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[ft-l] After the Big 360,
It's time to sample other trails in this great state of ours.
Today (Friday), Sandy and I headed over to Volusia County to sample two
trails that weren't under water. We had to pass on Hontoon Island and Blue
Springs unless we wanted to swim those trails! We settled on the Buncombe
Hill Interpretive Trail at Tiger Bay State Forest and the Wild Persimmon
Trail at DeLeon Springs State Recreation Area.
Buncombe Hill Trail
This trail was a new one for us. Tiger Bay State Forest is located on Hwy 92
between Deland and Daytona comprising of over 23,000 acres, 52% of which was
burned during the summer of 1998. The Buncombe Hill Trail was untouched,
however. It is a two mile interpretive loop trail. At the parking area are
picnic tables and grills under a pretty oak canopy. At the end of the
parking lot is a boat ramp to Indian Lake, an undeveloped 66 acre treat.
Though we only hiked, I sure would have enjoyed combining the hiking trip
with some canoeing and a picnic.
The trail was enjoyable and included 22 stations keyed to the brochure and
map. We wandered through a slash pine plantation as well as an old
turpentine camp, with abundant potsherds evident along the trail. No
evidence of the old trees. Apparently, they were logged. Later we wandered
past an 80 year old homesite, pieces of glass and china spread over a couple
hundred yards. The entire hike was high and dry.
Wild Persimmon Trail
High and dry this wasn't! But a little water doesn't scare us. Now that
rattler was a different story!
This hike was Plan C. We were hoping to do Hontoon Island or Blue Springs,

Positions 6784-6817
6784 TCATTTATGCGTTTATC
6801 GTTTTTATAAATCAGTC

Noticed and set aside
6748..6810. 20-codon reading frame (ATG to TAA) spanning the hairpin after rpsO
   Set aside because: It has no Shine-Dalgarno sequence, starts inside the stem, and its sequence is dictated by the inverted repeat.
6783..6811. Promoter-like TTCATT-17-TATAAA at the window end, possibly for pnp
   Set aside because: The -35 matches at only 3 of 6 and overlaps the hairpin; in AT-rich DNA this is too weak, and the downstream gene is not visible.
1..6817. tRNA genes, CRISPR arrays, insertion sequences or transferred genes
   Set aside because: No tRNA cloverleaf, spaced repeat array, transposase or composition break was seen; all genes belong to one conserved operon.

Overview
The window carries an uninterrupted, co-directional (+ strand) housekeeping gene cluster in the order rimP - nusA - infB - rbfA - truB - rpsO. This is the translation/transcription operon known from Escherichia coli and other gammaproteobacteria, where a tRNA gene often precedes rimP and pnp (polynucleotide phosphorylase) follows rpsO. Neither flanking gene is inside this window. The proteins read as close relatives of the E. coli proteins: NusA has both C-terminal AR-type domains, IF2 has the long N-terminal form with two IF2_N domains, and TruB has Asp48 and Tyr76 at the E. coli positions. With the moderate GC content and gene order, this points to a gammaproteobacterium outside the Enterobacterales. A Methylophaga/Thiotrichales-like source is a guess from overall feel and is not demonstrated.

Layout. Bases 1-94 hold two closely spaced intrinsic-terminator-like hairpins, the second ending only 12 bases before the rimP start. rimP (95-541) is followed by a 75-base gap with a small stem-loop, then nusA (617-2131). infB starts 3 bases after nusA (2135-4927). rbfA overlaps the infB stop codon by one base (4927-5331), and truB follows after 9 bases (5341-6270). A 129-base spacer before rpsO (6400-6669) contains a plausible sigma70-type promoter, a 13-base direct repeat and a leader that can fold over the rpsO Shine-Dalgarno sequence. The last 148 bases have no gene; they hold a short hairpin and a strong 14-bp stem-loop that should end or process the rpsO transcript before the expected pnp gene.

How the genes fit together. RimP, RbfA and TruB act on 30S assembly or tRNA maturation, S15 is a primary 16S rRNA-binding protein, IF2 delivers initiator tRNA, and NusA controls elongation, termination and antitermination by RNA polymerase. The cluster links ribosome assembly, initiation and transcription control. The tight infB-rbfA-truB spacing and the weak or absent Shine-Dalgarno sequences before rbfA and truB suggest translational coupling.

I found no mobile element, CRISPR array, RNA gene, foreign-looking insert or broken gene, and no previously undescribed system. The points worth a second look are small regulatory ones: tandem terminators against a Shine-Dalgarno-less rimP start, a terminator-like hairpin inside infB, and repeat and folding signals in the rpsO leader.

but the trails were flooded, according to the park ranger. The Wild
Persimmon Trail we had hiked previously and enjoyed, so we decided to do it
again. It is about 4.4 miles, shorter than the advertised 5.2. The first
couple of miles is hydric hammock. This alone should have clued us to the
trail's condition after the tropical storm, but hey, we're hikers, not
hydrologists! Near the start of the trail stands Methuselah, a huge ancient
cypress, always humbling to behold. A little further stood three of the most
magnificent long leaf pines I've seen, all well over a hundred feet tall and
almost three feet in diameter. OK, I admit it. I'm one of those reviled
tree huggers. To me, they are the stunning backdrop to Nature's cathedrals.
Where and when better to worship than on a hike in the woods?
Further up the trail a series of boardwalks attempted to carry the hiker over
the low spots. No such luck. This trail is very wet right now, over a foot
deep in many places. But we came to hike, and if that meant wading, well,
then so be it. A red-cockaded woodpecker showed a flash of black and white
wings amidst the trees. Our friends the mosquitoes and spiders were out, so
we had to walk lively to stay ahead of the cloud of bloodsuckers behind each
of us, yet display the agility of Zorro in slashing away the webs festooning
the trail. While busy in this urgent occupation, Sandy stepped down 6 inches
from a timber rattler directly on the trail. Only its rattle gave away its
location, its camouflage being so effective. Fortunately, it was busy dining
on a lizard it had just captured, a very lucky thing for us! It was
surprising how thick this rattler was since it was not much longer than a
The trail emerges from the hydric hammock to a dryer region where the
persimmon trees are. I couldn't resist harvesting three of the diminutive
fruit. Though not quite ripe, they made for an interesting wild persimmon
milkshake tonight! Further along the trail in an area that was once a
campsite, we saw a turkey, who flew off down the trail when it noticed us
coming. The trail then loops back into the hydric hammock and reconnects
with the trail we hiked in on. So we repeated the wading at least comforted
by the fact that the spider webs were gone.
After the hike, we checked out the Springs. Spring Garden Creek, which
drains into the St. Johns, was very high. Personally, I'm happy to see all
this water, and the green plants bursting with succulence. So much better
than the drought conditions. Next to the Springs, for those of you who
haven't been there, is the Old Spanish Sugar Mill and Griddle House. This is
a real treat at breakfast where you buy a pitcher of batter and cook pancakes
yourself on the griddle built into each table. Try it some time.
We hope you have hiking in your weekend plans!
Solar Bear and Navigator